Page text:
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What To Know About Obstruction

Q: What is a gastro intestinal foreign body obstruction?

A gastro intestinal foreign body obstruction can be almost anything that your pet ingests that cannot pass through the digestive system due to its size, shape or consistency. The blockage may occur at any point in the gastro intestinal track from the esophagus through to the lower intestines.

Q: What items around my house should I be concerned about and are all dog specific toys safe?

 Things to be concerned about include, but are not limited to, socks, underwear, raw and cooked bones, stuffing from blankets, children’s toys, rocks, golf balls, sticks, ear plugs, string, corn cobs, garbage and plastic.  We’ve even retrieved remote control pieces and fishing hooks! Never assume all dog toys are safe. Always monitor your pet when introducing a new toy making sure he won’t try to ingest it. Tennis balls and stuffed toys tend to be a common culprit.

 

Q: How will I know if my pet has an obstruction?

Clinical signs of gastro intestinal foreign body obstructions vary from mild to severe. Symptoms may come and go as the foreign body moves along the gastro intestinal tract. Depending on where the obstruction occurs, symptoms include nausea (drooling and licking lips), choking, anorexia, vomiting (usually after eating or drinking), diarrhea or straining to defecate. Your pet may also exhibit signs of pain such as excessive panting, reluctance to play, walking with a hunched posture, or yelping when picked up.

 

Q: How will my veterinarian diagnose this and what kind of medical treatment should I expect?

 Your veterinarian will start with a thorough physical/oral exam. He/she will want a pretty extensive history from you such as when the symptoms first started, has he eaten anything abnormal, been in a different environment, anything missing around the house, does he often get into garbage, etc. The next step involves radiographs to try and locate the object or changes in the stomach and bowel patterns. Sometimes we use a barium study where an oral dye is ingested and further radiographs are taken to follow the passage of the dye. Both radiographs and barium studies can also rule out suspected foreign body obstructions so your vet can look for other reasons why your pet is exhibiting some of the above mentioned symptoms. We may also use the endoscope as a diagnostic tool to visualize the stomach and upper gastrointestinal tract. Endoscopy is a non-invasive means of diagnosis and treatment, in many cases preventing unnecessary surgery. An endoscope consists of a camera and light source and can be used to visualize the nasal passages, ear canals, airways, esophagus, stomach and colon.  Videos and pictures of the procedure can be recorded and biopsies can be obtained with minimal trauma to your pet. The endoscope has proved especially useful in cases such as gastro intestinal foreign bodies. Once located, treatment depends on the type of obstruction and where it is found.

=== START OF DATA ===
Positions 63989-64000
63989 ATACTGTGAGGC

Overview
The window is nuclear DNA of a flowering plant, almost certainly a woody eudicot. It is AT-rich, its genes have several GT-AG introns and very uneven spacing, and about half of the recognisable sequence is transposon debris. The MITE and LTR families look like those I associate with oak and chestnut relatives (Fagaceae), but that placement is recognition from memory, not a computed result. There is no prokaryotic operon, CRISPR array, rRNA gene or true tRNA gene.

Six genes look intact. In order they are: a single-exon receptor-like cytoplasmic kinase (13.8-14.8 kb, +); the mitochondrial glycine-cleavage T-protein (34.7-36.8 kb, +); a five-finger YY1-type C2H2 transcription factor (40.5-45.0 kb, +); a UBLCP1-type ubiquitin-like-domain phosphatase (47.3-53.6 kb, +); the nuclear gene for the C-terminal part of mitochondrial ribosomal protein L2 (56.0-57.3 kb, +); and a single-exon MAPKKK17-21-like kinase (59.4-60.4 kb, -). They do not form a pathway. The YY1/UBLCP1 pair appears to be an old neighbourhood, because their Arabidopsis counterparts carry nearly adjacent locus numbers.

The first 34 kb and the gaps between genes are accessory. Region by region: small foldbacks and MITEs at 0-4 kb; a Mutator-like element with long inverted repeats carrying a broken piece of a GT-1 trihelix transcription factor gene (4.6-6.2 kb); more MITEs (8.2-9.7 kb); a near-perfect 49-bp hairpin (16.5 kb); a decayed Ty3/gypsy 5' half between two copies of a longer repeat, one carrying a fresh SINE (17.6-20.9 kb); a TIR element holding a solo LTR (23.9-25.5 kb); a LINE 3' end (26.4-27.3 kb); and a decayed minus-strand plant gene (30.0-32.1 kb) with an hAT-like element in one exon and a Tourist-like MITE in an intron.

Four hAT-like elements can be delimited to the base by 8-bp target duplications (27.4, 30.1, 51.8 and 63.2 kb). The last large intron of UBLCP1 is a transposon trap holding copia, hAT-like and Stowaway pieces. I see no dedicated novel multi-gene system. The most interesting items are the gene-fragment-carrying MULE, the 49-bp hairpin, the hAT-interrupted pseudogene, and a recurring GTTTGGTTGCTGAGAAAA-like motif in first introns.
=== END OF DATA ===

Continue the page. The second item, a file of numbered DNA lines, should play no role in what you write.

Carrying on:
If your veterinarian suspects it may pass on its own, your pet may be started on pain medications and intravenous fluids with follow up x-rays later that day to track its movement. If the object has become lodged in the esophagus, stomach, or upper small intestines, your veterinarian may be able to retrieve the object using an endoscope with special forceps while under general anesthetic. If retrieval is successful, this means avoiding surgery and the associated risks, pain, and longer recovery associated with it. In some cases the object is too big, has perforated, or is too far down the intestinal tract for the endoscope to retrieve and the only option at this point is an exploratory laparotomy (surgery). Your veterinarian will be able to determine prognosis for recovery and recovery time depending on your pet’s individual circumstances.

 

Q: How can I prevent this from happening to my pet?

You can help prevent foreign body obstructions by keeping things that your pet may ingest out of reach and not leaving him unattended with toys he could potentially pull apart and swallow. If your dog is a known offender, you may want to crate train him while left home alone. If you have one of those dogs that no matter what you do or how hard you’ve trained still eats everything under the sun and your walks consist of you racing to the potential “treasure” before he has a chance to grab it and swallow it whole, you may want to try a cage muzzle. With the proper use and right fit, dogs can enjoy walks outside with their owners as well as a little more freedom to explore. Even though this may sound extreme, the consequences of a foreign body obstruction can be severe, not to mention expensive, so prevention is absolutely the best medicine.

Written by Van Isle Veterinary Hospital

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